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Paliyenko on Israel-Pelletier (2013)
Israel-Pelletier, Aimée. Rimbaud’s Impressionist Poetics: Vision and Visuality. Cardiff: University of Wales Press, 2013. Pp. xii + 201. ISBN: 978-0-7083-2535-3
Adrianna M. Paliyenko, Colby College
In her new book, Aimée Israel-Pelletier reads Rimbaud’s poetic development in relation to visual culture, aligning “the way vision and visuality play out in [his] work [. . .] with the aesthetic practice of the Impressionists” (1). She approaches his poetry from the side of art and thus, as fleshed out in introductory comments, draws her theoretical framework for his visual realism from art history and criticism. Placed in the context of the early 1870s, the aesthetic rapprochement between Rimbaud and the Impressionists focuses on the “attempt to make the work of art responsive to modern life” (2). From this vantage, Israel-Pelletier attempts to demonstrate that, “Rimbaud’s work, like that of the Impressionists, reflects a changing social reality, new cultural conditions and a new kind of observer” (3).
In the space of five chapters following Rimbaud’s trajectory, Israel-Pelletier stages the emergence of his literary impressionism via an attachment to the real. Beginning with the Poésies, in chapter one, she argues, “the extent that the visual is privileged over the discursive aspects of language [. . .] is consistent with realism’s privileging of sight” (12). She thus provides close readings of Rimbaud’s early “realist” texts, “Le Forgeron” and “L’Orgie parisienne ou Paris se repeuple,” which represent the political reality along with ambient sensations. In Rimbaud’s Poésies, Israel-Pelletier foregrounds values akin to Impressionism: “strikingness, liveliness, flatness and the depiction of everyday life” (40). Along the axis of Rimbaud’s experimentation with rendering material and physical reality, the poems grouped under the Derniers vers, Israel-Pelletier contends, represent a shift from “the visualization of affect [. . .] to a rhetoric of the acoustical” (42). Une saison en enfer in turn marks Rimbaud’s break with the discursive function of poetic language. Chapter two, treating the transition from Realism to Impressionism in order to prepare close readings of selected poems from the Illuminations, delimits the movements across the visual-cultural field.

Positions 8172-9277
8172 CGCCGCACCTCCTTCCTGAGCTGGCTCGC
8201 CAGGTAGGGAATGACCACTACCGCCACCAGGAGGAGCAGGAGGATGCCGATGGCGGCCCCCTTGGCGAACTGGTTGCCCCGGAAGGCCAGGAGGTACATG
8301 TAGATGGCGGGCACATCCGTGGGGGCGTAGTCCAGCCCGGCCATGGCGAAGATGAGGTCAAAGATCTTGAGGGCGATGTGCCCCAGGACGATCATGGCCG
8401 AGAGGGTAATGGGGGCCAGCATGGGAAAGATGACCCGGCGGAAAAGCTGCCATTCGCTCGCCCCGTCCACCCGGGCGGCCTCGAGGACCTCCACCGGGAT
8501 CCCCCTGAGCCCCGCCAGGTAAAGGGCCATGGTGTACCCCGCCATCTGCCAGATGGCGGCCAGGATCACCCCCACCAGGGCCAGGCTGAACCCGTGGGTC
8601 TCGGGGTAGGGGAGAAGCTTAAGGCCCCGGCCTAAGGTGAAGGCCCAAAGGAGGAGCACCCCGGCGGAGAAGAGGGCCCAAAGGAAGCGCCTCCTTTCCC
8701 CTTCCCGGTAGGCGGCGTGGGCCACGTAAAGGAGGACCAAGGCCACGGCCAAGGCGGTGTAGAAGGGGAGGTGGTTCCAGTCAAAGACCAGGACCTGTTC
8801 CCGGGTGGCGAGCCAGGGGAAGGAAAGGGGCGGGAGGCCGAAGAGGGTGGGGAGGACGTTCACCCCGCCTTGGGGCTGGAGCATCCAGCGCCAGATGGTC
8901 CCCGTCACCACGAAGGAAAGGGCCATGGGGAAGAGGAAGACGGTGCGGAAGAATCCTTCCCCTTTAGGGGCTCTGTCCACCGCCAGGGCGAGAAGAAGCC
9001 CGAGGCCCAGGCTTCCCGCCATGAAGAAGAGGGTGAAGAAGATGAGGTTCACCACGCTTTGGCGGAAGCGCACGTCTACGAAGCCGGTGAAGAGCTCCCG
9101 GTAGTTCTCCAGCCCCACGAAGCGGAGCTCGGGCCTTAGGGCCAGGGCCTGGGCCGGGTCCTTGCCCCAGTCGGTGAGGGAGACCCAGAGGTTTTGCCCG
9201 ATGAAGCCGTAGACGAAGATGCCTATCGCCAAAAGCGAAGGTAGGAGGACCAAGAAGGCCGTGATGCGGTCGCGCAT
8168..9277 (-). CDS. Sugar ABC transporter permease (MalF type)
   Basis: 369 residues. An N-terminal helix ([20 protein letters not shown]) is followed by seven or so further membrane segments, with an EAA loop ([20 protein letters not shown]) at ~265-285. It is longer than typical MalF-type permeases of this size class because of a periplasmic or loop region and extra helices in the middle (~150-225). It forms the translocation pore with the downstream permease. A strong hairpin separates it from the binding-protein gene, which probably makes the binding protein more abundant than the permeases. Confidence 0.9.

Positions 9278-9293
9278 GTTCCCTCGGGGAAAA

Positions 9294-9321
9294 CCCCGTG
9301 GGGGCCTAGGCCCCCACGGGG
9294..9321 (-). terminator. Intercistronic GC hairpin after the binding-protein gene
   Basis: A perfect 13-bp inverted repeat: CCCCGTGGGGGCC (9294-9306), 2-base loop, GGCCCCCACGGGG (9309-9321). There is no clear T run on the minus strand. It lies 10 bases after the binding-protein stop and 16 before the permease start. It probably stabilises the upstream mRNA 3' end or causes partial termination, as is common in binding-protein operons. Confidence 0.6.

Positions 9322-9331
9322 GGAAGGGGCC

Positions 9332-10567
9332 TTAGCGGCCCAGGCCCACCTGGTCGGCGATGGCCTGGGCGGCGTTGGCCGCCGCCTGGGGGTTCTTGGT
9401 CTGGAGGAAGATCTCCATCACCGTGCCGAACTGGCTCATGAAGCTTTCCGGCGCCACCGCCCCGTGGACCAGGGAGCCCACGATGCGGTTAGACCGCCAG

Presented first in chapter three are the topoi of Impressionism, as elaborated by Michael Fried, from the ébauche to “a new look to present the new reality” or strikingness, “the appearance of flatness, in the metaphorical sense,” and “the representation of movement” (81). Reading, then, with Impressionism in mind, Israel-Pelletier shows how Rimbaud creates such visual effects in the Illuminations. Whereas poems such as the four-part “Jeunesse” and “Scènes” illustrate the effect of incompleteness or ébauche, strikingness characterizes the cityscapes such as “Villes II,” “Villes I,” and “Les Ponts.” To demonstrate flatness, Israel-Pelletier chooses “Les Ouvriers” and “Conte,” and the visual rendering of movement, “Ornières” and “Marine.”
In Chapter four she concentrates on the stylistic use of three visual phenomena in poems from the Illuminations: the afterimage, binocular vision, and passage (129). The second part of “Phrases,” like “Aube,” “Départ,” “Mystique,” and “Métropolitain,” evokes the sense of a vivid image that lingers (133-38). The act of seeing, a process “characterized by movement and indeterminacy of point of view,” comes to the fore in “Fleurs” and “Nocturne vulgaire” (142-47). In Rimbaud’s Impressionist practice, Israel-Pelletier elaborates the effect of passage, meaning “spatial ambiguity at a point on the canvas where background and foreground are indistinguishable” (148). Against formalist approaches to Rimbaud’s work, which deny “its affective charge,” Israel-Pelletier observes that, “affect and expressiveness are very much at play in his most experimental work, the Illuminations” (149). An examination of “Génie,” a poem exploiting indeterminacy, stresses “the idea that visuality is nearly always the recording of a feeling, a mood and an attitude” (150).
The fifth chapter concludes the study by considering, perhaps all too briefly, why Rimbaud stopped writing poetry. Aimée Israel-Pelletier nevertheless succeeds in capturing the synergy between the visual and the verbal in Rimbaud. Thus, it is unfortunate that secondary sources crowd the body of her analysis. Some readers may find the distance between the art criticism and Rimbaud’s texts difficult to bridge, but others will surely want to consider further the turning toward art to create a new language for his experimental poetry.